In those days there was no king in Israel; each man did that which was proper in his own eyes (Judges 21:25).
While people have common sense which can lead them to do right and avoid wrong, they also face another obstacle (see yesterday) that could cause them to stray from the correct path - the drive for immediate gratification.
How powerful is this force? Imagine a car being driven along a highway, which is pulled off its course by a powerful magnet. The "magnet" affecting our behavior is the craving for gratification.
The force of seeking immediate gratification can mislead us. We may yield to it because its lure blinds our perception of justice. In reality, we have been bribed, and the Torah accurately states that a bribe will blind the eyes of even the wise (Deuteronomy 16:19). Thus, we only do what is proper when our "eyes" function well.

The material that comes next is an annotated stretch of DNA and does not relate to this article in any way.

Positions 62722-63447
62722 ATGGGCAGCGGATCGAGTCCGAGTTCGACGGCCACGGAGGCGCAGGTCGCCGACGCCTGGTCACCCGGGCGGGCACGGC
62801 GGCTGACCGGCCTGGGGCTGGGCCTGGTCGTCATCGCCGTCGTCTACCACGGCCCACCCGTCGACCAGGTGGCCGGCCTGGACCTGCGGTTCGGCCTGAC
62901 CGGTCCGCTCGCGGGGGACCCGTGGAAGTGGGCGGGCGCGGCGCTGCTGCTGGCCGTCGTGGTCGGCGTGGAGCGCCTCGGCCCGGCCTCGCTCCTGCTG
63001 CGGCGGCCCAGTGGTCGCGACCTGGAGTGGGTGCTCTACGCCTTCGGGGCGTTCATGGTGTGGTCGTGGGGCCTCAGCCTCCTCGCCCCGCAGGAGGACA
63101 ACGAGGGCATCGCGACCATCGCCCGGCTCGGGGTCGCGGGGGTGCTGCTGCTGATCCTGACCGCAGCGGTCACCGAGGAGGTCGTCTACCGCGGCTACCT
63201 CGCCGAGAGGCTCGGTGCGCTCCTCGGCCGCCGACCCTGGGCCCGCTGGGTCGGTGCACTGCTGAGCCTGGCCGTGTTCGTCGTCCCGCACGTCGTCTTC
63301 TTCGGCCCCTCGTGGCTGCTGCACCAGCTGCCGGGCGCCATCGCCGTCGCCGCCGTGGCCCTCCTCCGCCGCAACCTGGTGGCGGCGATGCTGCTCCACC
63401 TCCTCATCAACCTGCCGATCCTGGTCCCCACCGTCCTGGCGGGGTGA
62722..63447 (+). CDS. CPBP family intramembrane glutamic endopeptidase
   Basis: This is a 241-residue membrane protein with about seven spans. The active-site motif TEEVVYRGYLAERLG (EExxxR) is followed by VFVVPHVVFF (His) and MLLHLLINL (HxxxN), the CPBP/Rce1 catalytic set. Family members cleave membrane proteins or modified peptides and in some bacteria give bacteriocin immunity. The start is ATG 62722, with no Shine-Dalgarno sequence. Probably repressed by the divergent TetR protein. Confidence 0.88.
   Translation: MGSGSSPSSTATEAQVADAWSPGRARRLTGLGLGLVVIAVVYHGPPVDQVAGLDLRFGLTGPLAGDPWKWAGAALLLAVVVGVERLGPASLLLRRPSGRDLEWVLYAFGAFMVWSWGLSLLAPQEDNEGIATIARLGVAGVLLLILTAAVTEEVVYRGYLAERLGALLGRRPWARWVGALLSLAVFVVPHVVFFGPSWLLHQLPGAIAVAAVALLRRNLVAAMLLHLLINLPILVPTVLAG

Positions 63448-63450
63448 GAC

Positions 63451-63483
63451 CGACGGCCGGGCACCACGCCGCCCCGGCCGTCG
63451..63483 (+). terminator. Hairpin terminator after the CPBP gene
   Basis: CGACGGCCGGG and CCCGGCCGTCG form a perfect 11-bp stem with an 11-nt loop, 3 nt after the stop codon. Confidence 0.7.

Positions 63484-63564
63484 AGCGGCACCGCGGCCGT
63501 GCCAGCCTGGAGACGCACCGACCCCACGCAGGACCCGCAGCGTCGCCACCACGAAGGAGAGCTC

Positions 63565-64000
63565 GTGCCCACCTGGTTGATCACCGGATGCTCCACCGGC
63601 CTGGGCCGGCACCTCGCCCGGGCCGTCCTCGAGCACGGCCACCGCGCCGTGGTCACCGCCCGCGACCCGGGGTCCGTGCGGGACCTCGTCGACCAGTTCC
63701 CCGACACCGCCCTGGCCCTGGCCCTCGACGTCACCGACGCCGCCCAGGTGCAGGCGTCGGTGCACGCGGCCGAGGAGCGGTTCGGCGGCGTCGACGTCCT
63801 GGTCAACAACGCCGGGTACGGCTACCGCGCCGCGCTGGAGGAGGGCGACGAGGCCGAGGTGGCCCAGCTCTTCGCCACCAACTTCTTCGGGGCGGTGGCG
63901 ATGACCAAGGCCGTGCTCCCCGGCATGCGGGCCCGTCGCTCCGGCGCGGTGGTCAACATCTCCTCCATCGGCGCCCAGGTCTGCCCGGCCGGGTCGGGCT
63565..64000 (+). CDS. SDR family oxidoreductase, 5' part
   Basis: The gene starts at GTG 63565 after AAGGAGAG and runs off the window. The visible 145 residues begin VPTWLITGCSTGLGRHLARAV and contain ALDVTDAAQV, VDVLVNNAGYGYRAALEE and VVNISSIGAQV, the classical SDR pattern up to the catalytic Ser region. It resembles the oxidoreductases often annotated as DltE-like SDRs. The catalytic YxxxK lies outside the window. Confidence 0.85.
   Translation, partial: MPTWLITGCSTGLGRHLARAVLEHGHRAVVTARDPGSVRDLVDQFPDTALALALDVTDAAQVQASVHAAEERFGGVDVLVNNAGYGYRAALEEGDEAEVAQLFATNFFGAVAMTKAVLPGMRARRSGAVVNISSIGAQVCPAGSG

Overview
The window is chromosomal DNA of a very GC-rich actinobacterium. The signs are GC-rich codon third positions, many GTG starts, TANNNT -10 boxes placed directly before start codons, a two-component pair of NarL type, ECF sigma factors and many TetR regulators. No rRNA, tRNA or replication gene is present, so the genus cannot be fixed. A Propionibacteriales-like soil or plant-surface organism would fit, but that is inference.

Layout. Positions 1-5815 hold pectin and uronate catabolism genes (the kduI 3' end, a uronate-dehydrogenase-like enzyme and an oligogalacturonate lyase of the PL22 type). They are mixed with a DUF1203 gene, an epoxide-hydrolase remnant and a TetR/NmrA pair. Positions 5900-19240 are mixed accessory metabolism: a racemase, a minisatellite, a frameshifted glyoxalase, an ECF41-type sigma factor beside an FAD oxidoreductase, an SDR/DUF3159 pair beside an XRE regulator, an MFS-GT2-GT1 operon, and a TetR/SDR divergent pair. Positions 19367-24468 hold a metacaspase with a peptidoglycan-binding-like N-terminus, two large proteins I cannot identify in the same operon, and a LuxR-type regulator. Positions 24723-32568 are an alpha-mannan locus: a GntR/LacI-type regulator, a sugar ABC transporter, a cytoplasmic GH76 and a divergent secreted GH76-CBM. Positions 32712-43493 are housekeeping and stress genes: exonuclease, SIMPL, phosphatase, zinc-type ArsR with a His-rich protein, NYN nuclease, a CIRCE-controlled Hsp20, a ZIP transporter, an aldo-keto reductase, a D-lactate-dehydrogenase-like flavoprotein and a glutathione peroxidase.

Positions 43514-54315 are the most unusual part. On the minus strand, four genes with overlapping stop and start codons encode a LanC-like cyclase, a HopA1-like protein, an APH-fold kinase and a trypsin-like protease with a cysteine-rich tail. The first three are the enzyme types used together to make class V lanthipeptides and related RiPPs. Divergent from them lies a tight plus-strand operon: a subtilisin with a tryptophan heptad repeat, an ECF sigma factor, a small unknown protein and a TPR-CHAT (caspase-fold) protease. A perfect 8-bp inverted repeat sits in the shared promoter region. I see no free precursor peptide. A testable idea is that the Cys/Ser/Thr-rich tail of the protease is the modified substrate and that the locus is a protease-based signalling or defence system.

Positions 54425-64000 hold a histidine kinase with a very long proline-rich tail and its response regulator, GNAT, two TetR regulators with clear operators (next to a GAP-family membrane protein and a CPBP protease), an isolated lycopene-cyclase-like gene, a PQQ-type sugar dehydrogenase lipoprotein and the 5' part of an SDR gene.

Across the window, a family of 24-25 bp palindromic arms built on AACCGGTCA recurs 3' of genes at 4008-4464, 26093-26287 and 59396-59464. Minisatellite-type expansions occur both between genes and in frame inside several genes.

The Rabbi of Rhizin gave an antidote for the distorting forces of temptation. He stated that we should go through life the way tightrope walkers maintain their delicate balance: when they feel a tug on one side, they lean toward the opposite side. When we feel tempted to something, our first reaction should be to steer ourselves away from it. Only then can we apply our common sense and decide what to do.
Summing up, once we recognize and control our desire to impress others and our drive for immediate gratification, we will be able to exercise proper judgment.